Living Will FAQ's
Frequently Asked Questions
After I execute a living will directive or durable power of attorney, where should I keep it and who should be informed?
Keep your advance directive in a safe and accessible place in case of an emergency. Current copies should be given to your physician, surrogate or attorney-in-fact, spouse or trusted family member, attorney and health care providers upon admission to the facility (hospital or nursing facility).
May I change or cancel a living will directive or durable power of attorney?
Yes. These documents may be changed or canceled at any time. Keep a list of people who have copies. If you wish to change or cancel your advance directive, you must be sure to replace all outdated documents.
Can an individual appointed under a health care surrogate designation or durable power of attorney make decisions contrary to my express wishes?
No. The surrogate or attorney-in-fact must follow your wishes and consider the recommendations of your physician.
Who should be my surrogate or attorney-in-fact?
You should choose the person who knows you best and in whom you have confidence to carry out your health care decisions if you become incompetent. This may be a spouse, child, friend or anyone else you choose to name. Consider where the person lives and whether that person can be present when decisions need to be made for you. You also may choose to name an alternate surrogate or attorney-in-fact in the event your first choice is unavailable to act for you.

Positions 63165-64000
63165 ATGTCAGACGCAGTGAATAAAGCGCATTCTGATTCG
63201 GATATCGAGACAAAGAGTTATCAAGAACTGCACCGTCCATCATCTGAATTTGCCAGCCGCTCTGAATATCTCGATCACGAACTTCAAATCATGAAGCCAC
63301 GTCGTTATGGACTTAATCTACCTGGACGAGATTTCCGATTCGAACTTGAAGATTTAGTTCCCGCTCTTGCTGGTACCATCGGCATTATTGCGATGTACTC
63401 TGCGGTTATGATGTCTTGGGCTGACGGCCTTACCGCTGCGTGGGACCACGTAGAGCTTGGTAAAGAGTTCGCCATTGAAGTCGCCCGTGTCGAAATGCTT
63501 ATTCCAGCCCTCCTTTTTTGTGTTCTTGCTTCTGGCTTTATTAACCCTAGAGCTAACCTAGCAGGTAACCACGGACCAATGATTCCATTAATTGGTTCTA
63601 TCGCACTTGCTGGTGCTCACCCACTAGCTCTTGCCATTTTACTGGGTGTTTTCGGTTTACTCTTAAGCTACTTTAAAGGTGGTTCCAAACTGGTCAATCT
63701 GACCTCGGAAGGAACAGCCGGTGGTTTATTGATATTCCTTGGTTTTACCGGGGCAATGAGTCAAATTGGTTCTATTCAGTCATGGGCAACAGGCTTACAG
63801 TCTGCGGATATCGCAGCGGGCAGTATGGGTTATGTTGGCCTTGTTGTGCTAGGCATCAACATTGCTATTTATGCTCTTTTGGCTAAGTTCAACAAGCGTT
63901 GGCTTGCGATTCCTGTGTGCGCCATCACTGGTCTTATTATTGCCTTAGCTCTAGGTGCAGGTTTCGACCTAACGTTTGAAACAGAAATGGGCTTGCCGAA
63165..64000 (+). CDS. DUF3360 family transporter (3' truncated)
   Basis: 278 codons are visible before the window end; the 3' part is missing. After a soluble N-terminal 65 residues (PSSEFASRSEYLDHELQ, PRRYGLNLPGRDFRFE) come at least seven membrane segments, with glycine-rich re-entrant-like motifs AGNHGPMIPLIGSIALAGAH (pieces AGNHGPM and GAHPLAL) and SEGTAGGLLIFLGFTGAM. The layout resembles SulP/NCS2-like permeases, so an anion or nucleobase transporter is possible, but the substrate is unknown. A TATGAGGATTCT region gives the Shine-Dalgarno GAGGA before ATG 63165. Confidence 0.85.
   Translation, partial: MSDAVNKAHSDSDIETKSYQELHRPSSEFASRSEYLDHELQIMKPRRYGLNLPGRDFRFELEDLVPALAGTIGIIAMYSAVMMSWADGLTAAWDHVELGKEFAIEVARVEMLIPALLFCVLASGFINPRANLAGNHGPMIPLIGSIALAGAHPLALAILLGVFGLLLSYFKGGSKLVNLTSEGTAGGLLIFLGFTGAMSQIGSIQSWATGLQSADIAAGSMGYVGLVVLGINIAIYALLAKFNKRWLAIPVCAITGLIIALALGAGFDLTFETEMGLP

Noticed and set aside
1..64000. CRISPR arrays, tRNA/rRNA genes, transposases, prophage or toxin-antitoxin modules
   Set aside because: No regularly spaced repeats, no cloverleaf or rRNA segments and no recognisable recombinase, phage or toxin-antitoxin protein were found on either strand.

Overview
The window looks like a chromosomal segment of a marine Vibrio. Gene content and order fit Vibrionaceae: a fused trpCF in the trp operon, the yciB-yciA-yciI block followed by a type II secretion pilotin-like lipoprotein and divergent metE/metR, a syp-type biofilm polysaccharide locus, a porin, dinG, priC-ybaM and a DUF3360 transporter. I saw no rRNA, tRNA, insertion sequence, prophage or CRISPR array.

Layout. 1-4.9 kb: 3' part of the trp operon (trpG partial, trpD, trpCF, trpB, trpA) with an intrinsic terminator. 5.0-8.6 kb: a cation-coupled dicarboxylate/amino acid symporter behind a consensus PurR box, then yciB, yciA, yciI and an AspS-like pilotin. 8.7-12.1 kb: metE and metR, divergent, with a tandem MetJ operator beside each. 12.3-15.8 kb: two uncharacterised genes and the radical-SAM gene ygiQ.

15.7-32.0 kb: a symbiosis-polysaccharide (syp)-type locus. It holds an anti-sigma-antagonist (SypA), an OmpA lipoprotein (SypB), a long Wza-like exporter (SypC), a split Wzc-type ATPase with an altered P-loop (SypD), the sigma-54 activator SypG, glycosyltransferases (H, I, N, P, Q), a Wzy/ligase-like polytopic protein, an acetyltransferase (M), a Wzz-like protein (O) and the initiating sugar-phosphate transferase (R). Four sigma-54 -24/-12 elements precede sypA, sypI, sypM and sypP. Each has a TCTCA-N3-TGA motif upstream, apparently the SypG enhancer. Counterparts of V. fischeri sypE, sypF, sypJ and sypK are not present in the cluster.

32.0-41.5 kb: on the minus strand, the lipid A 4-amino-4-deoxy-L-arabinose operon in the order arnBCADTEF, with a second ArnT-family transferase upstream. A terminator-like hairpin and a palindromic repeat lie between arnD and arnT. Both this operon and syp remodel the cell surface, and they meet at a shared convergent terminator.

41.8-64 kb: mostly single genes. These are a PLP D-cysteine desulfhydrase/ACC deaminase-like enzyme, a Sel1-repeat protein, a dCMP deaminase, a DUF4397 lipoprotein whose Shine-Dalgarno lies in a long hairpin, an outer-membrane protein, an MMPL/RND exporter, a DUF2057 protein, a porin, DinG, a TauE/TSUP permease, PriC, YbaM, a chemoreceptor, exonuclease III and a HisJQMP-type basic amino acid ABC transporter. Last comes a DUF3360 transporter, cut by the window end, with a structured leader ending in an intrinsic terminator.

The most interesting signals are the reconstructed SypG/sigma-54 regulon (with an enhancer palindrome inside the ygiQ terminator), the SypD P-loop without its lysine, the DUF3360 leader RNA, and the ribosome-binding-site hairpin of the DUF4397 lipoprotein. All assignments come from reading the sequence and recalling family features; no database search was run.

For additional information
If you have additional questions about advance directives, ask to speak with a Norton Healthcare chaplain or a patient representative.
If you do not have an attorney and want to obtain legal advice regarding advance directives, you may contact Lawyer Referral Services at (502) 583-1801 or (800) 372-2999, or call the Legal Aid Society at (502) 584-1254.
This Web site is intended for informational purposes only and should not be considered legal advice. Norton Healthcare takes no position on advance directives or whether or not an individual should create a living will directive or a durable power of attorney.